Survey investigates why elderly parents often reject help from their kids

It is estimated that in Israel there are 832,000 people over the age of 65.

By MOSHE ARENSTEIN
December 14, 2014 02:24
2 minute read.
Elderly couple

Elderly couple (illustrative). (photo credit: INGIMAGE)

 
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Aging parents often resist or refuse needed help from their adult children, showed a recent survey of elder care experts, issued by the National Association of Professional Geriatric Care Managers in the United States. Resistance to getting needed medical care is the easiest for children to overcome, while decisions about whether to continue driving and getting home care and help with household chores are the most common trouble spots.

It is estimated that in Israel there are 832,000 people over the age of 65. About 155,000 of them receive assistance from Social Security payments. The rest, however, often depend on help from family and friends.

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But what happens when the immediate family lives far away? “It is very difficult for us as kids to see our parents in need of help, and not being able to assist them. It can cause great stress in families,” says Ma’anit Shlezinger, who together with Rita Avramov founded Seniority, a personal geriatric care management company that specializes in helping elderly people who live far away from their adult children.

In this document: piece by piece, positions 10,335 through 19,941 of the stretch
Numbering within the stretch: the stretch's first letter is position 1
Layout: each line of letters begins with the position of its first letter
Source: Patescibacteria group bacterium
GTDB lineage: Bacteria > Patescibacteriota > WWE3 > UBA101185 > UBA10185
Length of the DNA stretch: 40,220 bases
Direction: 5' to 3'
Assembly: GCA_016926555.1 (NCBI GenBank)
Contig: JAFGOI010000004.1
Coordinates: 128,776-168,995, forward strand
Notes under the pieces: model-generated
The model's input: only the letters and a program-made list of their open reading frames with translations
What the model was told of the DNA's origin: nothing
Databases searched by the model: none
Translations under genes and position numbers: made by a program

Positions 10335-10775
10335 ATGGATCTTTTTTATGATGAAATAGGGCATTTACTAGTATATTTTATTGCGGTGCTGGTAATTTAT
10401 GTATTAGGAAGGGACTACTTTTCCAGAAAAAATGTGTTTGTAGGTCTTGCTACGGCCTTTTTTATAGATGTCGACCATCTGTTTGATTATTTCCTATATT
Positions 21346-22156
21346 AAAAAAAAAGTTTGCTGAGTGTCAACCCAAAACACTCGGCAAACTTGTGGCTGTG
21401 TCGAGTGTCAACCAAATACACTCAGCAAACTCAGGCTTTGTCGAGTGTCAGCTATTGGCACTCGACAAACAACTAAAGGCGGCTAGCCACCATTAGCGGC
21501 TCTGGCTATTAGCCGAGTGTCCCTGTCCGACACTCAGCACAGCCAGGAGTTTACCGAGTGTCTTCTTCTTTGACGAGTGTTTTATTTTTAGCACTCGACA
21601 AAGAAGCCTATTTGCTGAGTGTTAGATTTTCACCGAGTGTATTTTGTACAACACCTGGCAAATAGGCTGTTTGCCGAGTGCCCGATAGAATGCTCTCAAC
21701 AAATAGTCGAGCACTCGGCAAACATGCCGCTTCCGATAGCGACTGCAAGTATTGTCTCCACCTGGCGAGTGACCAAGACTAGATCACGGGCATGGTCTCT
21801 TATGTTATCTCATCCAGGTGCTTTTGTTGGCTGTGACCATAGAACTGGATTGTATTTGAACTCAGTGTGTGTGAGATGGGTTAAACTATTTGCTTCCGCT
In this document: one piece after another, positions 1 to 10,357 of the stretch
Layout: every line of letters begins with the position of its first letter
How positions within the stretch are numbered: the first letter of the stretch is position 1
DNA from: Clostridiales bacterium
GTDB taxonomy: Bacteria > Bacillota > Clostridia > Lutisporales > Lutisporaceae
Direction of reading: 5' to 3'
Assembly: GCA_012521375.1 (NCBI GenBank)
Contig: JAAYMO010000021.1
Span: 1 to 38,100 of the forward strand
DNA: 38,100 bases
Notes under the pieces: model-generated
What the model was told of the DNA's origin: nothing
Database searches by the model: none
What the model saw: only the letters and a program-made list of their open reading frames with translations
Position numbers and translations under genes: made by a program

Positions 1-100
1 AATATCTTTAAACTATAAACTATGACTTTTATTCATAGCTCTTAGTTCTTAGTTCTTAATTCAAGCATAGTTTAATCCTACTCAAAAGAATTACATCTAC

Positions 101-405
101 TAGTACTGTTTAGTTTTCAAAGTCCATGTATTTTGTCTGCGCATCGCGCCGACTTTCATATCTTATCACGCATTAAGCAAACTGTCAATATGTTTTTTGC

“Or you can look at it the other way around. We help the adult children who live abroad, who are struggling to take care of their aging parents who live here in Israel,” says Shlezinger.

Both Shlezinger and Avramov have extensive training and experience working with older people, those with disabilities and families who need assistance with caregiving issues.

Avramov is the former manager of social services at Hadassah Hospital, and Shlezinger is a social worker with a strong background in manpower.

“In this day and age it is very common for people to move around following their careers.



And when someone moves from Israel with their family they do not take into account that their parents are staying behind and may one day need help,” says Avramov. “So we took the American model of geriatric care management and are implementing it here.”

Seniority is among the first companies that provide assistance to children who live far away. “When it comes to health for example, we are not in competition with health providers,” explains Shlezinger.

“We do not substitute the service, we connect and make all the arrangements for the parent on behalf of the children.

The emphasis is on both the technical assistance, providing the information, and then the decision-making and following up with those in need.”

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